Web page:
The low-temperature germinating spores of the thermophilic Desulfofundulus contribute to an extremely high sulfate reduction in burning coal seams

Karnachuk, O.V., Rusanov, I.I., Panova, I.A., (...), Pimenov, N.V., Ravin, N.V.// Frontiers in Microbiology//

 doi: 10.3389/fmicb.2023.1204102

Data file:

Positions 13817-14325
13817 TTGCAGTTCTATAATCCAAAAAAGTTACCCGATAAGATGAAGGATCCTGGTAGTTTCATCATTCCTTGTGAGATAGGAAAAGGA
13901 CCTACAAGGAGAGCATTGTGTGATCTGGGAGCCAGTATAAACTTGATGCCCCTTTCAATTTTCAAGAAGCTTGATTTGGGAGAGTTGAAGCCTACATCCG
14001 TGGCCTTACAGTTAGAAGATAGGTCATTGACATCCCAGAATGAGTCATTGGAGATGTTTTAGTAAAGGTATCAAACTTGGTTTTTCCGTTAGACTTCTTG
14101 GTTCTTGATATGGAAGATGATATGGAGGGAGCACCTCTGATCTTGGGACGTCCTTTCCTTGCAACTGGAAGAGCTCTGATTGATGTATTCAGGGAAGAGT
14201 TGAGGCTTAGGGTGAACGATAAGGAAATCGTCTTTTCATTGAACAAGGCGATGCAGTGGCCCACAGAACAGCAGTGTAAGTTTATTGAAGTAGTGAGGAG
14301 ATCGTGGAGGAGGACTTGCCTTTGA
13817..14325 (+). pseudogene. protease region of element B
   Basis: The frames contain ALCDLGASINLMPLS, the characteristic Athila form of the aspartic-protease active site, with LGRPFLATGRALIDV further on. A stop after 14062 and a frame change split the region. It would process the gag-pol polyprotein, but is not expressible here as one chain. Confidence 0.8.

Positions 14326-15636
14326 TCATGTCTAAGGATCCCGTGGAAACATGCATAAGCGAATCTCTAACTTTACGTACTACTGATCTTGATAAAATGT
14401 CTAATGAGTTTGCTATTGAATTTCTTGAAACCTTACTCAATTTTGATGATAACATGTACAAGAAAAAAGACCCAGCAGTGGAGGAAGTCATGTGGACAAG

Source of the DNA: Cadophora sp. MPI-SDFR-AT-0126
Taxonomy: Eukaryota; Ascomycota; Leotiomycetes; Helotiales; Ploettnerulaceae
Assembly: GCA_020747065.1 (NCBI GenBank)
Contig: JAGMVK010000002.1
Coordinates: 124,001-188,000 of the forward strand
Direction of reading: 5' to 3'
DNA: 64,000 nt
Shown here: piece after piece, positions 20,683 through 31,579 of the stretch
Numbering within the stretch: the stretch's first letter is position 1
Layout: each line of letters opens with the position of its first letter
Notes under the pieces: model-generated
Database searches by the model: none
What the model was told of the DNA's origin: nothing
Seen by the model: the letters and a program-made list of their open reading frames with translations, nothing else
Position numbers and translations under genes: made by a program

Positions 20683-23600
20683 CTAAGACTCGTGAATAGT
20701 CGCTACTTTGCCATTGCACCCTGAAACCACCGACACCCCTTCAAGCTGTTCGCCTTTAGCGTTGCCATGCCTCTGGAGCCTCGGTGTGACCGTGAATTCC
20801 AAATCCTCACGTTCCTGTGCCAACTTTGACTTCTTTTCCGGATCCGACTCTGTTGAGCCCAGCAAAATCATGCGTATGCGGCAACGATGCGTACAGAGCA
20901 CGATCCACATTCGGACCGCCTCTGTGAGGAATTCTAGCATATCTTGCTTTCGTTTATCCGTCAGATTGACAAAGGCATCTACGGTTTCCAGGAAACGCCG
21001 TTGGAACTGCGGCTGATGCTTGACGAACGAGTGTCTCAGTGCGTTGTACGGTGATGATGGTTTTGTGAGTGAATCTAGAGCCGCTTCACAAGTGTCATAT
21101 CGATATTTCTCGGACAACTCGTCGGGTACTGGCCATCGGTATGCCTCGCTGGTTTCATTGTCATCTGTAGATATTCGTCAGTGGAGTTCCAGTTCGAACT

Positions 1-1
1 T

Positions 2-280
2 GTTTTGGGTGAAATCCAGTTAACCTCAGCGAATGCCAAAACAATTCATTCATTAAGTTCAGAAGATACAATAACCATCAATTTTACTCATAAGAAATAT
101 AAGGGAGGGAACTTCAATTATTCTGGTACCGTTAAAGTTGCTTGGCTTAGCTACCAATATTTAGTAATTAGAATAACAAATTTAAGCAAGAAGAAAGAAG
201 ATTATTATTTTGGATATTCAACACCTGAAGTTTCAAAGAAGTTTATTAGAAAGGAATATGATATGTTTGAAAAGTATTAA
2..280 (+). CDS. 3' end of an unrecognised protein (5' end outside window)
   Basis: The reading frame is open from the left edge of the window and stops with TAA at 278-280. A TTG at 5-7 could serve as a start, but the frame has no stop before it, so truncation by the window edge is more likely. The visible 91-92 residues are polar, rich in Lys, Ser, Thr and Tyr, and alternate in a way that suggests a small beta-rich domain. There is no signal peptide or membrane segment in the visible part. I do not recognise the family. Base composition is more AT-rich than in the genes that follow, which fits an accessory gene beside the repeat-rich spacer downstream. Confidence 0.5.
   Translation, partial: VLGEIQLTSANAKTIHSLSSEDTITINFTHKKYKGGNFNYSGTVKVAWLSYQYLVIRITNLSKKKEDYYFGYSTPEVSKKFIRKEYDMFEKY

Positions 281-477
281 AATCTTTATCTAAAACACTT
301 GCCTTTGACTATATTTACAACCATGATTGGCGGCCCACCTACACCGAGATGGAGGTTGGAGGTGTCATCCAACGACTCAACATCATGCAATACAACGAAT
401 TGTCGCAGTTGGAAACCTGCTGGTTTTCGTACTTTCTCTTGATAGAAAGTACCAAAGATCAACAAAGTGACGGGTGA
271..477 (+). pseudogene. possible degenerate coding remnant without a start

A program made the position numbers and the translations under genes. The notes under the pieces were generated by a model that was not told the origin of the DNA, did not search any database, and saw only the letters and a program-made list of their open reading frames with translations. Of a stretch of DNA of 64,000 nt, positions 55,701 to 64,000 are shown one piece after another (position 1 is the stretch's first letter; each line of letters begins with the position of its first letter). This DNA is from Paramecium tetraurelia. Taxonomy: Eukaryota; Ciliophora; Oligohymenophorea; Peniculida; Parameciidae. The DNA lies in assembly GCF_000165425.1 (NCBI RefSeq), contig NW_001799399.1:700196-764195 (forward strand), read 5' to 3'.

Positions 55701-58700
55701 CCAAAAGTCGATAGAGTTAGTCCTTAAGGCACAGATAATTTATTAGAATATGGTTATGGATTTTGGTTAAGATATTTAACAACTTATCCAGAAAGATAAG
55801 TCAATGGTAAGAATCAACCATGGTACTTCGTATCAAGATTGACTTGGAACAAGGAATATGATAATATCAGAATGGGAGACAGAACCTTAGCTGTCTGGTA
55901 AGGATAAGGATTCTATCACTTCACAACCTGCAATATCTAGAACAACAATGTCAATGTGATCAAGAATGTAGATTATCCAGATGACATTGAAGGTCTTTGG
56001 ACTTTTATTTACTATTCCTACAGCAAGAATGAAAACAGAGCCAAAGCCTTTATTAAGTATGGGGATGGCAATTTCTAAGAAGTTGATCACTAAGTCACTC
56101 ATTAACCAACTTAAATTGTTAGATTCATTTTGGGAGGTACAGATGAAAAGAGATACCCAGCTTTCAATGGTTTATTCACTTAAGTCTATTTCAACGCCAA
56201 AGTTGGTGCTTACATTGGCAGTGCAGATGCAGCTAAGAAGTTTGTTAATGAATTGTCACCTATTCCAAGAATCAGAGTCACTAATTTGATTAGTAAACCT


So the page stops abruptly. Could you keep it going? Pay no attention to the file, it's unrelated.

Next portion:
Burning coal seams, characterized by massive carbon monoxide (CO) emissions, the presence of secondary sulfates, and high temperatures, represent suitable environments for thermophilic sulfate reduction. The diversity and activity of dissimilatory sulfate reducers in these environments remain unexplored. In this study, using metagenomic approaches, in situ activity measurements with a radioactive tracer, and cultivation we have shown that members of the genus Desulfofundulus are responsible for the extremely high sulfate reduction rate (SRR) in burning lignite seams in the Altai Mountains. The maximum SRR reached 564 ± 21.9 nmol S cm−3 day−1 at 60°C and was of the same order of magnitude for both thermophilic (60°C) and mesophilic (23°C) incubations. The 16S rRNA profiles and the search for dsr gene sequences in the metagenome revealed members of the genus Desulfofundulus as the main sulfate reducers. The thermophilic Desulfofundulus sp. strain Al36 isolated in pure culture, did not grow at temperatures below 50°C, but produced spores that germinated into metabolically active cells at 20 and 15°C. Vegetative cells germinating from spores produced up to 0.738 ± 0.026 mM H2S at 20°C and up to 0.629 ± 0.007 mM H2S at 15°C when CO was used as the sole electron donor. The Al36 strain maintains significant production of H2S from sulfate over a wide temperature range from 15°C to 65°C, which is important in variable temperature biotopes such as lignite burning seams. Burning coal seams producing CO are ubiquitous throughout the world, and biogenic H2S may represent an overlooked significant flux to the atmosphere. The thermophilic spore outgrowth and their metabolic activity at temperatures below the growth minimum may be important for other spore-forming bacteria of environmental, industrial and clinical importance.